SEND school places are funded through the High Needs Budget (HNB) of the Dedicated Schools Grant, this is administered by Rutland County Council for schools and overseen by Schools Forum (SF). Schools Forum have committed an additional investment to increase capacity within mainstream schools to support children and young people with SEND to enable them to be maintained in Rutland schools, all of the actions are contained in a SEND Recovery Plan. With the increase in requests for Education Health and Care plans (EHCPs), reflective of the national picture of increasing numbers of EHCPs, it is recognised that there are pressures on school places for children with plans.

 

The investment that schools form have made over the next 4 years is focused on creating sustainable capacity and capability in schools so that children can benefit from mainstream places wherever possible with an EHCP rather than needing specialist education provision.

 

With regard to Speech Language and Communication needs (SLCN), Rutland will have dedicated resource from September. A senior level SLT practitioner, employed by Leicestershire Primary Trust but funded by schools HNB will be working with all education settings to help them in their practice to better respond to children’s needs and to assist in creating rich, positive, Speech, Language and Communication environments from Early Years through to Secondary school. This should ensure that children’s needs are picked up and responded to with excellent and sustained practice and they are not impeded in their learning, over time this should ensure that fewer children require an EHCP for Speech and Language needs, and that more children are able to access local mainstream education places with their peers and in their local community in line with the SEND and Inclusion Strategy 2020.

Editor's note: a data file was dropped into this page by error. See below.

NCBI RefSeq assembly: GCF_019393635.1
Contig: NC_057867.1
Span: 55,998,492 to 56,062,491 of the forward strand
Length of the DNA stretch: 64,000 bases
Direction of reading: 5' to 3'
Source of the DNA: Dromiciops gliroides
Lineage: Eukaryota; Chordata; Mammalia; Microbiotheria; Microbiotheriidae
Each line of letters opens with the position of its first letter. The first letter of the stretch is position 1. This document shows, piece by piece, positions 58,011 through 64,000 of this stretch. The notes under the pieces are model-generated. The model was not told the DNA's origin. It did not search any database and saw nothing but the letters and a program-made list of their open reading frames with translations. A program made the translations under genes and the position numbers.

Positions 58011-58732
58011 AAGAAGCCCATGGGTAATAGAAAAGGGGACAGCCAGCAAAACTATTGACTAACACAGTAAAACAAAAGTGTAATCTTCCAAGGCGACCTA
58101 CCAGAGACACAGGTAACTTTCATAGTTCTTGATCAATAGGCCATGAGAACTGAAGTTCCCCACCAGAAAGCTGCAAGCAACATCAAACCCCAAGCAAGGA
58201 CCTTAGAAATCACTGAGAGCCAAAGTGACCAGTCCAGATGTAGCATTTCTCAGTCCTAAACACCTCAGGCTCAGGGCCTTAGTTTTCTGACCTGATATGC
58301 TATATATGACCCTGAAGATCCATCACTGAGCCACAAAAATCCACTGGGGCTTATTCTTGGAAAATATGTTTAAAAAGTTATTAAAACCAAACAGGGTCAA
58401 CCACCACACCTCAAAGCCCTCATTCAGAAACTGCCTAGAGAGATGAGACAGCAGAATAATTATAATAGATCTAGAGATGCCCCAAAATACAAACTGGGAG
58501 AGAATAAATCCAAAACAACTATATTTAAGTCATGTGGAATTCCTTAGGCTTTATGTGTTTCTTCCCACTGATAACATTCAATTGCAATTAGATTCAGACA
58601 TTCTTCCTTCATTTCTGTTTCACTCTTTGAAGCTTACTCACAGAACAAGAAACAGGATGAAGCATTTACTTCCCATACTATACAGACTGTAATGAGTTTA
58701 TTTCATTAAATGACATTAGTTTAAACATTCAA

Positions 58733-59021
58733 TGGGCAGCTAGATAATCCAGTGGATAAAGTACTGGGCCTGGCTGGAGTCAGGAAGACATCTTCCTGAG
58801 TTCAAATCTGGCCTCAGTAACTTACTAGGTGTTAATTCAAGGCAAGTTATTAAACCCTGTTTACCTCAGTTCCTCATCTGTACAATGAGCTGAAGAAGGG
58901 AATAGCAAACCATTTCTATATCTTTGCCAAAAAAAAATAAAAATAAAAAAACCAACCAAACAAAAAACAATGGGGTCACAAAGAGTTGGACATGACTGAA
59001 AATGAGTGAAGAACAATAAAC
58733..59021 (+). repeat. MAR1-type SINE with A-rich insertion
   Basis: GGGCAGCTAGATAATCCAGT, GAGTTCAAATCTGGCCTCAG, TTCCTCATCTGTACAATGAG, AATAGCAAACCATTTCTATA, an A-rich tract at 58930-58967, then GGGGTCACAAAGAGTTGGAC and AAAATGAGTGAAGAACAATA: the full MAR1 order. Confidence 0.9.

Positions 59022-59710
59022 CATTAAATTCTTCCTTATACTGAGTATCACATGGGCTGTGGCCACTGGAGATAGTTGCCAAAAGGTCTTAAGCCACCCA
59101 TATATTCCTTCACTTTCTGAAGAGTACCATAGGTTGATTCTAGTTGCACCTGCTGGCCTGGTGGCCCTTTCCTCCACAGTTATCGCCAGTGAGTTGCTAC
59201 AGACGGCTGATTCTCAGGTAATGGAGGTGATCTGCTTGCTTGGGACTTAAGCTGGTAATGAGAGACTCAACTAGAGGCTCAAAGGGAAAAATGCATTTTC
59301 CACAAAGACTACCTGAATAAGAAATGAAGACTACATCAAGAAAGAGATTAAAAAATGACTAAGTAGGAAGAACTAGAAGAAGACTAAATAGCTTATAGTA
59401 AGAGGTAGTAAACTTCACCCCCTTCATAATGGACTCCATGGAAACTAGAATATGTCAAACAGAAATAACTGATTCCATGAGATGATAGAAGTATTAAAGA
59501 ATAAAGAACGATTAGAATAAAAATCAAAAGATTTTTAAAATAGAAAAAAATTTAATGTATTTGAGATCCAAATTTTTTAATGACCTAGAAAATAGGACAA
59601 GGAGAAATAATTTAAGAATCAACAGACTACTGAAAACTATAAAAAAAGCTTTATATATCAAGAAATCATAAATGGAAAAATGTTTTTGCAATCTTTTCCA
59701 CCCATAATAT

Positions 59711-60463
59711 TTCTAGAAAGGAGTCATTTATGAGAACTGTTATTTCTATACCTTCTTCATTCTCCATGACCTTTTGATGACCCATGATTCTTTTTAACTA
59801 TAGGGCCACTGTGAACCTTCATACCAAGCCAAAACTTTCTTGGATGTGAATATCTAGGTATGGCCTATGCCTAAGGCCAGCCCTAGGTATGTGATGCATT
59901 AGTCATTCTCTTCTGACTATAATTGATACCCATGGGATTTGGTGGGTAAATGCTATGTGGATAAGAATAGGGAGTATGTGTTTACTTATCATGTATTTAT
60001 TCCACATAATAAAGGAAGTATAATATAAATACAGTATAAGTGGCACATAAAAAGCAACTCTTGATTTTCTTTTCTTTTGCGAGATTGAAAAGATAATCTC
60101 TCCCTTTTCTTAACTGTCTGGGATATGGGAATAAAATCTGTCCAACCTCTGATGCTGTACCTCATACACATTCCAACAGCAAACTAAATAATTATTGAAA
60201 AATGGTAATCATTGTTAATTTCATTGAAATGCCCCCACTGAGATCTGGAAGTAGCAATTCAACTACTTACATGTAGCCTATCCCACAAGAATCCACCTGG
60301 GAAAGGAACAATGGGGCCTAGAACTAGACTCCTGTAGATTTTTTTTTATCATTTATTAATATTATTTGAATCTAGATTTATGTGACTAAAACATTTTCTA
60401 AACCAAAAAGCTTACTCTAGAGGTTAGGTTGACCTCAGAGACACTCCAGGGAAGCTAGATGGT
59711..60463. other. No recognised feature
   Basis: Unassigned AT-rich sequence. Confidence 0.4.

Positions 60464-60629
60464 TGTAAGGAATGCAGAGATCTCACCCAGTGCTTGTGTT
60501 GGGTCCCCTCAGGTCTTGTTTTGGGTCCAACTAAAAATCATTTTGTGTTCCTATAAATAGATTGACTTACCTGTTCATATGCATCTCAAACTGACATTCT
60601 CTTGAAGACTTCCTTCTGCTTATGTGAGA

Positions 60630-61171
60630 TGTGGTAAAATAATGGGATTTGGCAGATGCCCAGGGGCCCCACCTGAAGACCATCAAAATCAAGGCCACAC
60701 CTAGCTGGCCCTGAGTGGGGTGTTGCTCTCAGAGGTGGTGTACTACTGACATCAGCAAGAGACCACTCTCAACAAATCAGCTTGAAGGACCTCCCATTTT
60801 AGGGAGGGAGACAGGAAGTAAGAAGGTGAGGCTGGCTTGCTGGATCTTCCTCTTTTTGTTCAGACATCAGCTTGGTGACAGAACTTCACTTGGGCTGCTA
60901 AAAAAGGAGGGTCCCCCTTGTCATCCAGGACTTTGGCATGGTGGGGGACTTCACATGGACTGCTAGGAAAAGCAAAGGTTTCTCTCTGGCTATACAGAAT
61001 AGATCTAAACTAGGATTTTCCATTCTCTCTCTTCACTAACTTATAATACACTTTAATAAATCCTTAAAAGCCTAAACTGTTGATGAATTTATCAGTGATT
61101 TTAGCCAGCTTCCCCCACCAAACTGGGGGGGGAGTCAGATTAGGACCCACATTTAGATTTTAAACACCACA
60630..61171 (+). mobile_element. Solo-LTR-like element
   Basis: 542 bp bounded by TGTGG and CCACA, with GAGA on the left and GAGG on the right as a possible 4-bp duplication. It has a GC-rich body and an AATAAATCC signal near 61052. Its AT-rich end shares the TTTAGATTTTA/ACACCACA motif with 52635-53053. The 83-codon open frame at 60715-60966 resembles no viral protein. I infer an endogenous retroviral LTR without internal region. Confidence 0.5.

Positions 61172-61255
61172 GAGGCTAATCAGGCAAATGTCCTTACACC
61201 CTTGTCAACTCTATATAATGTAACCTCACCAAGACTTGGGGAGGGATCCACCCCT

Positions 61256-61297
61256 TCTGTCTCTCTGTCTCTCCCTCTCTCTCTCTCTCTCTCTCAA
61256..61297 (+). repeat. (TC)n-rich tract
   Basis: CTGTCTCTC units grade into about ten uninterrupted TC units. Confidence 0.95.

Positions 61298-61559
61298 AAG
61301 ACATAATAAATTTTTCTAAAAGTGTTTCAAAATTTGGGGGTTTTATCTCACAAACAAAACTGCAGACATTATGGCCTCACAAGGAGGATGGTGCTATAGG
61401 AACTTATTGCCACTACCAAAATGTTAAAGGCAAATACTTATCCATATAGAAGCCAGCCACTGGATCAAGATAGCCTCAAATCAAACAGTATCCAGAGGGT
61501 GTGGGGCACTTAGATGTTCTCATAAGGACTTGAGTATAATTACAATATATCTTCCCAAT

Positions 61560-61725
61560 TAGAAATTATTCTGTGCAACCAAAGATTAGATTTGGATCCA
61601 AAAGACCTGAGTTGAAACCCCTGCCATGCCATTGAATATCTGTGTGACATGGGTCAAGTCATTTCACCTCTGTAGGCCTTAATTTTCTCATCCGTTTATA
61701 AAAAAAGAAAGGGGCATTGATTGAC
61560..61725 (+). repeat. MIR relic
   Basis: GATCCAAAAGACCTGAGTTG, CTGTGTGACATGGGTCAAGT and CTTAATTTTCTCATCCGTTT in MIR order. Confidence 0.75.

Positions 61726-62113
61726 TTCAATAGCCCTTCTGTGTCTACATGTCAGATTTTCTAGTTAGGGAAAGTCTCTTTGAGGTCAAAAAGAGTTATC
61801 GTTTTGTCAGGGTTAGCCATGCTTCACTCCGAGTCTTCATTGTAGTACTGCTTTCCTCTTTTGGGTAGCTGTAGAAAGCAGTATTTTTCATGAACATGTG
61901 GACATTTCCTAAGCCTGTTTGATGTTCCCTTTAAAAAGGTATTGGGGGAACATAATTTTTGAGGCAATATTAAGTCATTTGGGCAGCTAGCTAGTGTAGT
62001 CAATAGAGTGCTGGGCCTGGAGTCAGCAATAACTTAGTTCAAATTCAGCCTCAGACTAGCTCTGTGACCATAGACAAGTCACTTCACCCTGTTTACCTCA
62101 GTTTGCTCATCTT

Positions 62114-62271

In addition to this investment, the Government Department for Education (DfE) have provided further capital budget in the form of an additional £500k High Needs Provision Capital Allocations grant to allow Rutland to increase the availability of facilities for children with SEND EHCPs locally. The pressure for places currently is particularly at secondary mainstream phase, and work is underway in partnership to deliver additional facilities with one of our secondary schools. There are currently 5 Designated Special Provision places at Catmose College and 2 Enhanced Resource Provision places at Uppingham Community College (UCC) in each year group, the UCC provision is most particularly aimed children with communication and interaction needs including children with Autistic Spectrum Disorder.